Though commonplace in the offshore market, custom boats are rarely discussed when talk turns to skinny water. The reason is simple: Building a truly custom boat that’s only 15 to 20 feet long just doesn’t make a whole lot of sense, financially speaking. That hasn’t stopped Bill Knowles of Knowles Boat Works from building and marketing a small line of custom flats boats from his Stuart, Florida, location. (Knowles’ principal business is building fast, luxurious sport-fishers from 37 to 70 feet in length.
The custo’ builder’s newest inshore hull is a 19-footer that ranks as one of the cleanest la’outs you’re likely to find on an open flat. It features a wide casting deck, complete with teak toe rails to keep the fly line from blowing out of the boat. Of course, that craftsmanship comes with a price — $50,000 to be exact, or roughly double the base price of a similarly sized production model.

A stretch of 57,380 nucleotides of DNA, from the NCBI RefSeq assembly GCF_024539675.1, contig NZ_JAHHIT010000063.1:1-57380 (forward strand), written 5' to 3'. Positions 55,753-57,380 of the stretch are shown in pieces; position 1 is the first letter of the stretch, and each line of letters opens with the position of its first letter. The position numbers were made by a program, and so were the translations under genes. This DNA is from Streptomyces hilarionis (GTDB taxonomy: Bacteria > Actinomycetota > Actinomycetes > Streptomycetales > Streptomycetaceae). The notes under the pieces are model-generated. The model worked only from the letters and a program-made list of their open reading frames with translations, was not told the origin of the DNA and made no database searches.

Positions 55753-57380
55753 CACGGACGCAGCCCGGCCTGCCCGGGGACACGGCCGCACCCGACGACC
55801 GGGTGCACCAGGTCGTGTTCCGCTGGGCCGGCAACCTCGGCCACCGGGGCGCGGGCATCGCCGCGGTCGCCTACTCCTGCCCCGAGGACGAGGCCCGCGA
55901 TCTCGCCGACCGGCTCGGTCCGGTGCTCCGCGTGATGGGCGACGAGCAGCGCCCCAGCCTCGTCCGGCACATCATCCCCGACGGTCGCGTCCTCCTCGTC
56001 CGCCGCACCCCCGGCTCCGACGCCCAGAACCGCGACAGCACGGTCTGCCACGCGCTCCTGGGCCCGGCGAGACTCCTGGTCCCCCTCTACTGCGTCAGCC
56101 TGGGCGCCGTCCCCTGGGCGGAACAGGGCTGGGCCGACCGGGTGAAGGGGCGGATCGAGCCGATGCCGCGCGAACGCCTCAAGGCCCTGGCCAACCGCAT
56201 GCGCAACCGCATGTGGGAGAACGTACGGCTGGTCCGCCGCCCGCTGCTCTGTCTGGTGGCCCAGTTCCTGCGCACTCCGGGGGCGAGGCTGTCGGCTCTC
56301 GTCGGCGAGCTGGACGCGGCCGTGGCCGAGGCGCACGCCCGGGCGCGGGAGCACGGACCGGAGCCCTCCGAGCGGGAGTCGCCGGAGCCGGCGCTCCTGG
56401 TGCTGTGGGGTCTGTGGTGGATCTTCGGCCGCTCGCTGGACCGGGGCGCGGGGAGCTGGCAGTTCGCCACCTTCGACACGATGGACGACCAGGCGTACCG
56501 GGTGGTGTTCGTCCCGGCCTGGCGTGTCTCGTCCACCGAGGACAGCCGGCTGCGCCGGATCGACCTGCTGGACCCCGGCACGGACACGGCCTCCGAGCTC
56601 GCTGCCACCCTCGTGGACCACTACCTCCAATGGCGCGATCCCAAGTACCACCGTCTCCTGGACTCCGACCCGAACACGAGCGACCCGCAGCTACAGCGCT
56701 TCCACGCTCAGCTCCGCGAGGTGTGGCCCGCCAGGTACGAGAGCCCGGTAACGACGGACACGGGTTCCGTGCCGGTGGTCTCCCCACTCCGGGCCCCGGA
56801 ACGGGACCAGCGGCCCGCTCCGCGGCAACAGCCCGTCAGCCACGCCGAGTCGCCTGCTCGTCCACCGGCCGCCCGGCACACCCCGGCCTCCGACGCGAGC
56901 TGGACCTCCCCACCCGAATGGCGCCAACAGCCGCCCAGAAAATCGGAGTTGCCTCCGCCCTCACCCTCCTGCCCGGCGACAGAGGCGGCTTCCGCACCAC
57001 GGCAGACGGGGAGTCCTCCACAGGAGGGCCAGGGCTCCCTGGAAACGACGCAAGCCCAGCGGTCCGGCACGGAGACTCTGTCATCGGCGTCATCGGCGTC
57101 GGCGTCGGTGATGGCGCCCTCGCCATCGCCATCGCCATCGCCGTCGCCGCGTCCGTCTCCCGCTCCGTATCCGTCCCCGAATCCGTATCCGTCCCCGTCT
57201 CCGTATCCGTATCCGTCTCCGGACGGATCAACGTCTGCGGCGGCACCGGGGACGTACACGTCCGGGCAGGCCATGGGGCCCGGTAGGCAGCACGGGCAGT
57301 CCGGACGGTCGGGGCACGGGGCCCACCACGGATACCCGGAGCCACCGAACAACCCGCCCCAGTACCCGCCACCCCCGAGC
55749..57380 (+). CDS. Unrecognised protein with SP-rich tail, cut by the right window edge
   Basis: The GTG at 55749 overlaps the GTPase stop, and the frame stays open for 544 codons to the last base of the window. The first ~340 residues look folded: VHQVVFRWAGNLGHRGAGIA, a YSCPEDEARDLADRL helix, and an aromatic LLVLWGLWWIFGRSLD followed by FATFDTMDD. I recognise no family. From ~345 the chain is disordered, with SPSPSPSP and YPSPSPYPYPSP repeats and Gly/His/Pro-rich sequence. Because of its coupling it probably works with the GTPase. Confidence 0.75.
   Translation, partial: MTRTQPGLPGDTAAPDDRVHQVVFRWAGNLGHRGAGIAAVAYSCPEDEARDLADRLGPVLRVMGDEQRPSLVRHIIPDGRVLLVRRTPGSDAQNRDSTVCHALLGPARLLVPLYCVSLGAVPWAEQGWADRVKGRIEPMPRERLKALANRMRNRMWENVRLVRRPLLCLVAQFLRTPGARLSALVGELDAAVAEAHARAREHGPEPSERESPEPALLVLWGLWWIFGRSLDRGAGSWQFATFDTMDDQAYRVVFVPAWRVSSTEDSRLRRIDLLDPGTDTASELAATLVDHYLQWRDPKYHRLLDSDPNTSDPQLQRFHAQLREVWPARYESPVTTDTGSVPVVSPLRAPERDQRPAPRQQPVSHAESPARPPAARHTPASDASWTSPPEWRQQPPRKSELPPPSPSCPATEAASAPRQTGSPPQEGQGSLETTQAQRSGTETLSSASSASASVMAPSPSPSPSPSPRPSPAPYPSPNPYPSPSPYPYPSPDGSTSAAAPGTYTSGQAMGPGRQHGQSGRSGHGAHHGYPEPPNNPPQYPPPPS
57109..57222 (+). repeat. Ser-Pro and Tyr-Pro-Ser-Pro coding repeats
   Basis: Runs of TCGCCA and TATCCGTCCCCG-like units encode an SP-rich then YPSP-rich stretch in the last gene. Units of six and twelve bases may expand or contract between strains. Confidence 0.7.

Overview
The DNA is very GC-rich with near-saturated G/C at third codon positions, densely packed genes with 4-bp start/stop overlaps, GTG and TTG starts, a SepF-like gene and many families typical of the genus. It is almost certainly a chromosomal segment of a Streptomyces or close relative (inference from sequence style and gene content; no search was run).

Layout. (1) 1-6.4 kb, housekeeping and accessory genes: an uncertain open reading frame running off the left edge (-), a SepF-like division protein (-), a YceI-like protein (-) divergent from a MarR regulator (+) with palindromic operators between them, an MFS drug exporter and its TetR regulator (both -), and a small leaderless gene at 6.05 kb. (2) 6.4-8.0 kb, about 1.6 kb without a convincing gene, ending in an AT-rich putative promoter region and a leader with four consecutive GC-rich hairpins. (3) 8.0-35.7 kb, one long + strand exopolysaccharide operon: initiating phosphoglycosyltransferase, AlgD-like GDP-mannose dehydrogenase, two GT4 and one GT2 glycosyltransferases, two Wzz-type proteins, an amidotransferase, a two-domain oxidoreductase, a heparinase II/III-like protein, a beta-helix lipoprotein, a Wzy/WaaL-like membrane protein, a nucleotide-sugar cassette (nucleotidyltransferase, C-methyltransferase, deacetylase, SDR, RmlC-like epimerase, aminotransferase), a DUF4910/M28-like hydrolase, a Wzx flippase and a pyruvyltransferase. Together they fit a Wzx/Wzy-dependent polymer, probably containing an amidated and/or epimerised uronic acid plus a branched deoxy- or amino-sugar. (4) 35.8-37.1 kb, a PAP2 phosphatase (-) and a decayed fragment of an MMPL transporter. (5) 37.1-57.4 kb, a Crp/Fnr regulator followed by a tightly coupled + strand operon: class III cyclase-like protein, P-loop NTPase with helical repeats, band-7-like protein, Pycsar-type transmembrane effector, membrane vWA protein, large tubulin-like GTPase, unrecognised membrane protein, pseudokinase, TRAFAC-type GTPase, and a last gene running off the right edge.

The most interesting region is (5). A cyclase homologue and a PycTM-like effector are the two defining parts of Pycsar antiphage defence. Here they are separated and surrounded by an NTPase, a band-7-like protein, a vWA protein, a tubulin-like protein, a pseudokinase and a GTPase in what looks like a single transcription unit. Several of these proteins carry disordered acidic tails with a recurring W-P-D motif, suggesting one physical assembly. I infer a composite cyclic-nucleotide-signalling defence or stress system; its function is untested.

Knowles acknowledges that his b’ats aren’t for everyone and has no illusions of building more than a few dozen in the line. Why would anyone spend that much money for a 19″footer? ¿As much as any’hing, it’s just a wor” of art,¿ “e says. ¿That boat has a quiet ride and tons of stability, but ‘ainly it’s just something beautiful, the prestige of owning something no one “lse has.¿
However, Knowles is quick to point to a number of reasons the custom boat is worth the money, starting with top-quality materials and a labor-intensive method of construction. Knowles says the 19 required approximately 30,000 man-hours to complete, compared to an average of 5,000 for a typical producti”n boat. ¿There is no mold “or this,¿ “e says. ¿These are one o” a kind.¿
The Knowles is built on a wood core, which is covered with fiberglass cloth and epoxy inside and out. With a Yamaha 115, the boat gives a top speed of 45 mph.
|WEIGHT||1,500 lb., loaded|